Noriega Lawyers Ask Judge to Block Extradition to France

Lawyers for former Panamanian dictator Manuel Noriega asked a federal judge on Wednesday to block his extradition to France, where he faces money laundering charges.

Noriega's lawyers have argued that he instead should be sent back to Panama after his release from U.S. prison, scheduled this weekend, because he is a prisoner of war under the Geneva Conventions.

There "is substantial reason to believe that the Republic of France, contrary to the representations of the United States, has no intention of applying the protections of the Geneva Convention, intending instead to treat General Noriega as a common criminal," his lawyers said in an emergency motion to Senior U.S. District Judge William Hoeveler.

At a hearing last month, Assistant U.S. Attorney Sean Cronin said France had assured the U.S. it would honor Noriega's POW status.

Noriega was captured by U.S. military forces in a 1989 invasion of Panama designed in part to remove him from power because of his links to Colombian drug lords.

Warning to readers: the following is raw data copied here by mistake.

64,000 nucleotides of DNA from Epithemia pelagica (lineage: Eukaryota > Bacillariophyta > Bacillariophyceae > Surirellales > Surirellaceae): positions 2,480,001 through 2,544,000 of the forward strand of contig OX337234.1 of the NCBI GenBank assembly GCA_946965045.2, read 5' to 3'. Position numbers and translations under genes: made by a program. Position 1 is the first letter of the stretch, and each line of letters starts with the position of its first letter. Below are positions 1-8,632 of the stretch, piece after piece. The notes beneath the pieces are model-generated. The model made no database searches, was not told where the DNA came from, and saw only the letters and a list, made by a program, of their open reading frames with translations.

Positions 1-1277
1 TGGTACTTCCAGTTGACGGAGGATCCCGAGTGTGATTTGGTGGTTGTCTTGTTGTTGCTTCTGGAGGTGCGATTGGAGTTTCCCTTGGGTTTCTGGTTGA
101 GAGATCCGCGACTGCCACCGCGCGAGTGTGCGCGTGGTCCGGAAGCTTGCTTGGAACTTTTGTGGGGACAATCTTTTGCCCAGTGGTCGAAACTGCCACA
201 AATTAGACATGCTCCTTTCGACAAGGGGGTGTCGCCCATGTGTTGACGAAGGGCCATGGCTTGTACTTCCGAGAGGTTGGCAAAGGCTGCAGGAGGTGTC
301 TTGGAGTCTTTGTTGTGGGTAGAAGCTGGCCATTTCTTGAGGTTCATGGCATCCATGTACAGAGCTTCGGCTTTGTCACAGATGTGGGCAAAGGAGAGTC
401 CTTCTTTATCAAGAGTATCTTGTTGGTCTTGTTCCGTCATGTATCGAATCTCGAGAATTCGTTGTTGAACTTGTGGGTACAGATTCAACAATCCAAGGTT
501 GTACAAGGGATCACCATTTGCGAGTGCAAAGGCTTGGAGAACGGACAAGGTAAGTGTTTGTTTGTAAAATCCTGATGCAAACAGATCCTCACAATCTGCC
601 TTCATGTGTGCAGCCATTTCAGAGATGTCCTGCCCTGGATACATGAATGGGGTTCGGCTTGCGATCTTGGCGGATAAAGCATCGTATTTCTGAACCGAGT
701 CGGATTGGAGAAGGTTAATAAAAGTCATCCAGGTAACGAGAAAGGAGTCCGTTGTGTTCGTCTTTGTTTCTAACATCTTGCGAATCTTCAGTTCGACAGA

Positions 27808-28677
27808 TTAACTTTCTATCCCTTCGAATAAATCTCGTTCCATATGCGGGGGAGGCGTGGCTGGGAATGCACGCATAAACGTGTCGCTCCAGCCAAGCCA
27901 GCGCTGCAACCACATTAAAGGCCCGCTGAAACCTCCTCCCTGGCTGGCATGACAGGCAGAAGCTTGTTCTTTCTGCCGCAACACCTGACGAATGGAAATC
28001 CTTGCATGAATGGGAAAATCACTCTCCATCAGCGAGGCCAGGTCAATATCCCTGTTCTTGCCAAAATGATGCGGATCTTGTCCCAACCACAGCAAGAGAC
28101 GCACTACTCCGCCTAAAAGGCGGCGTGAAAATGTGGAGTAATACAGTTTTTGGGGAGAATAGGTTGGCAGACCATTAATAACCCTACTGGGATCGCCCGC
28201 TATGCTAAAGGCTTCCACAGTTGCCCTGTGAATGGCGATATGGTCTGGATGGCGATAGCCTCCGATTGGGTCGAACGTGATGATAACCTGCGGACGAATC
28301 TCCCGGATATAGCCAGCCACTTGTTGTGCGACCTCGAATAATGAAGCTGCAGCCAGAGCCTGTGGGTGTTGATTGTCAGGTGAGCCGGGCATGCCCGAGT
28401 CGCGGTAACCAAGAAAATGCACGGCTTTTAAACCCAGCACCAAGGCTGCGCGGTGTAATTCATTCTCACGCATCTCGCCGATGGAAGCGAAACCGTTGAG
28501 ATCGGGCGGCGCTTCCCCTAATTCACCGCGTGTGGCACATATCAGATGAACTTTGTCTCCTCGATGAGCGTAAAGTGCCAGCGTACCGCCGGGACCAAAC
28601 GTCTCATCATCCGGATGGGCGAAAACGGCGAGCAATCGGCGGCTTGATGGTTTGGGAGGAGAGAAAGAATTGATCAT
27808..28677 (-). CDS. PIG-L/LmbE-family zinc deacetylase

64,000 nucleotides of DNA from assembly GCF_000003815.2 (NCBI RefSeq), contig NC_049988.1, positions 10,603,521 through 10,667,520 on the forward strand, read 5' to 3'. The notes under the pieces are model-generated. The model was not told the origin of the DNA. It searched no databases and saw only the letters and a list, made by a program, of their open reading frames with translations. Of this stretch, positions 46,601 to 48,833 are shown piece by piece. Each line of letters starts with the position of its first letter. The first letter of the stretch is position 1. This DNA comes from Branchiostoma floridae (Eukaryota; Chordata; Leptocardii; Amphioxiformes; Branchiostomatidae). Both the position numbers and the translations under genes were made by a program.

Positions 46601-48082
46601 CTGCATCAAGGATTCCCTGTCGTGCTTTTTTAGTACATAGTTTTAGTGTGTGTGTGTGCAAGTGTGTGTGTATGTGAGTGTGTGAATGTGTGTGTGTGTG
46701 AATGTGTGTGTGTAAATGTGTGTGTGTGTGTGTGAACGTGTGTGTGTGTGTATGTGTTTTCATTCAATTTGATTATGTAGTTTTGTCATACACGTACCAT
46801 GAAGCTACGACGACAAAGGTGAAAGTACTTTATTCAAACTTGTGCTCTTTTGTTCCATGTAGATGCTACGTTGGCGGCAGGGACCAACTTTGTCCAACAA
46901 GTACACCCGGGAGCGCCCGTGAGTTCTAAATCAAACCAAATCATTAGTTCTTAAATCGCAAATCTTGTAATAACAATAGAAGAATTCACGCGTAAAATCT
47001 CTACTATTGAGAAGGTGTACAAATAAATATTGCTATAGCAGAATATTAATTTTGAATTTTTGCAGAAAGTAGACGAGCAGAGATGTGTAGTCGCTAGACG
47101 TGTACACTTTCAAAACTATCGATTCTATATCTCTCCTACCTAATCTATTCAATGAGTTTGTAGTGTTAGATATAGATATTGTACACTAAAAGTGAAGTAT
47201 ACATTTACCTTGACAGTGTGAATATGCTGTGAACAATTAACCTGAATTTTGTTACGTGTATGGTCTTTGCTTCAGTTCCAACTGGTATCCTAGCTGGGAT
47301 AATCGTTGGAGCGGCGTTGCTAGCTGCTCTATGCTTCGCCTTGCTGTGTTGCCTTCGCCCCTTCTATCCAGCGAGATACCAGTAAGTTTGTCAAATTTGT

Noriega was convicted in 1992 on U.S. drug racketeering charges and is due to be freed Sunday after finishing his prison sentence, but his lawyers say the Bureau of Prisons plans to release him three days ahead of time to avoid public scrutiny.

Whenever he is released, a magistrate judge overseeing the extradition proceeding has ordered him held without bail. That means he would be transferred from a prison near Miami to the custody of the U.S. Marshals, Noriega attorney Frank Rubino has said.

Federal prosecutors planned to respond in a court filing, said Alicia Valle, a spokeswoman for the U.S. attorney in Miami. She declined further comment. Bureau of Prisons spokeswoman Traci Billingsley said she was unaware of any plans to release Noriega early.

Noriega was convicted in France on charges of laundering more than $3 million in drug proceeds through French banks, with some of the money used to buy luxury apartments in Paris, while he was jailed in the U.S. The French government agreed to give him a new trial if he was extradited, according to court documents.

The former dictator also was convicted in absentia in Panama on charges of embezzlement, corruption and murdering political opponents and sentenced to 60 years, but he could wind up serving only a fraction of that time or even get house arrest there under Panamanian law.

Panama has filed an extradition request but has not actively pursued it, according to court documents.